A book review published in A. M. Costa Rica Tuesday from the wire service has had me baffled and amused. The book, “The Secret History of Rock ‘n Roll,” is by Christopher Knowles. His thesis is that rock ‘n’ roll can be traced back to the fertility mystery cults of the ancient religions of the Middle East. I have no quarrel with that. But when the reviewer talks in terms of “fertility gods,” I have a problem. I kept wondering where are the women? Where is Demeter and what about Janice Joplin and all of the other divas of rock ‘n’ roll? Women are barely mentioned in the review, yet they were a large part of the fertility mystery cults, if not the subject. And they certainly have had a part in rock ‘n’ roll.
Most of the fertility mystery cults were related to goddesses since it was women who were associated with pregnancy and birth as well as the fertility of crops. Demeter, the Greek goddess of fertility was the subject of the Eleusinian mysteries, the most ancient and long lasting of the mystery cults, the rituals of which remain a secret to this day.
It took further reading of other reviews for me to get a clearer understanding of the author’s connection between the music festivals of the early rock ‘n’ roll era and religious cults of the past. Although Knowles compares Elvis to Apollo, the Greek god who represented the cerebral aspects of man, Dionysus, Apollo’s half brother, would be a better model for most rock heroes. Dionysus was the god of wine, intoxication and ecstasy, who led processions of happily drunken followers, notable among them, women, singing and dancing, along with musicians playing instruments of the day. Bacchus, the Roman equivalent of Dionysus, is remembered for his wild orgies. Women were part of his entourage, too.
As I said, I have no quarrel with the thesis of the book, (I’ve not had a chance to read it), only with this particular Victorian review of it and of the pagan world.
Most of the so-called “fertility” gods would more accurately be called male virility and sex gods, rather than gods of procreation. One of the most famous, the Egyptian god Min, does bring to mind some rock ‘n’ roll stars. His statues show him standing with his left hand holding his erect penis (or should I say manhood) and his right arm extended into the sky (however, bent, not straight). Attitudes about sex in the ancient world were very different from present day Puritanical attitudes in some cultures. Christianity and to some degree, Judaism, separated sex from religious ritual.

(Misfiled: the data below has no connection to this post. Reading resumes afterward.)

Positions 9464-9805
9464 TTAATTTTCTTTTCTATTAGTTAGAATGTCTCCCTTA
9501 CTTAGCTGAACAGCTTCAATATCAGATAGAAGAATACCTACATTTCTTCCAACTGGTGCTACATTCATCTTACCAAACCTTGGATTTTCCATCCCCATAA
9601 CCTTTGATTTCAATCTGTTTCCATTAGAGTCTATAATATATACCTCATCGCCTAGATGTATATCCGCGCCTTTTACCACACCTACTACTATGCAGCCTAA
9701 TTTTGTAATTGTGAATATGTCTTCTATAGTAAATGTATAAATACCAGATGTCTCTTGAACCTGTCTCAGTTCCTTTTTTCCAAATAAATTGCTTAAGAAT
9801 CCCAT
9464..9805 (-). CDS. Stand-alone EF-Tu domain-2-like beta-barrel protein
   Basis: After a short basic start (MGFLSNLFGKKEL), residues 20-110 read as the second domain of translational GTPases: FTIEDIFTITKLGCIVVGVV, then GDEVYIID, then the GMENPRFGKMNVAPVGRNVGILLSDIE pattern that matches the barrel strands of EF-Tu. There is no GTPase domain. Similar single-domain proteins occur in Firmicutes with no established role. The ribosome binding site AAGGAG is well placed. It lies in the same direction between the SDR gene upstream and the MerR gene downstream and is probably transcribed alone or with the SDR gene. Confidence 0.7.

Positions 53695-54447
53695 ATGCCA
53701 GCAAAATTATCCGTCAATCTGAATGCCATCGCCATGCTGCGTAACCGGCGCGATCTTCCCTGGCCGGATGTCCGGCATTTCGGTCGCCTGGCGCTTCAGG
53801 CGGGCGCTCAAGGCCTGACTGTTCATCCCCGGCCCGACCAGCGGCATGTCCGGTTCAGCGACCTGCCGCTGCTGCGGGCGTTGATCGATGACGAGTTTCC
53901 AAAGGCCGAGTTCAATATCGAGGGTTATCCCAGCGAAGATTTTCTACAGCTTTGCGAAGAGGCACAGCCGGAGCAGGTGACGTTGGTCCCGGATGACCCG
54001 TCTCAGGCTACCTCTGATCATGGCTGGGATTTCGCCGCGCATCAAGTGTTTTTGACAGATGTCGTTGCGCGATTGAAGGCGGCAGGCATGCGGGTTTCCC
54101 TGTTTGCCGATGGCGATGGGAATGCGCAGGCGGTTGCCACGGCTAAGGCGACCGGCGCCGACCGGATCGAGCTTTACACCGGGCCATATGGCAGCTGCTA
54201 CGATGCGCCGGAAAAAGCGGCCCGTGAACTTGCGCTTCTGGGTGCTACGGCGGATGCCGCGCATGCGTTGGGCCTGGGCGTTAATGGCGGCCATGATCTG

And now to segue and answer my own question, where are the women? Many are alive and well in Costa Rica. They gather together in groups, not in cults, to be very active in and for the community and also to celebrate. Just this month alone, there are three women’s groups meeting; all generated by the mother organization, The Women’s Club of Costa Rica.
First, the biggie, the welcome-to-the-public one: the “Giant Gently Used Book Sale” on Saturday, Jan. 22, from 10 a.m. to 2 p.m. in the Hotel/Restaurant El Rodeo in San Antonio de Belén. You can call 2589-2037 for more information.
On the same day, the 22nd, is a meeting of the Professional Women’s Network from 11 a.m. to 1 p.m. at the Pan American School, also in San Antonio de Belén just 300 meters south of El Rodeo. Three women will talk about women as social entrepreneurs, and their own ventures in that arena. Call Christina L. Marin at 8334-6122 for details.
Then there is the Women’s Club Book Club luncheon on the 19th. This is the closest we come to private mystery cults here. We occasionally read them.
Most of these groups used to have their end-of-the-year gatherings in December, but December became so overloaded with Christmas-related activities that one by one they moved to January, which is now overloaded with activities.
And not to be guilty of the same misstep as the wire service reviewer, Democrats Abroad is having its potluck on Saturday, the 22nd also. Both men and women are welcome. Check out A.M. Costa Rica’s calendar page for more information.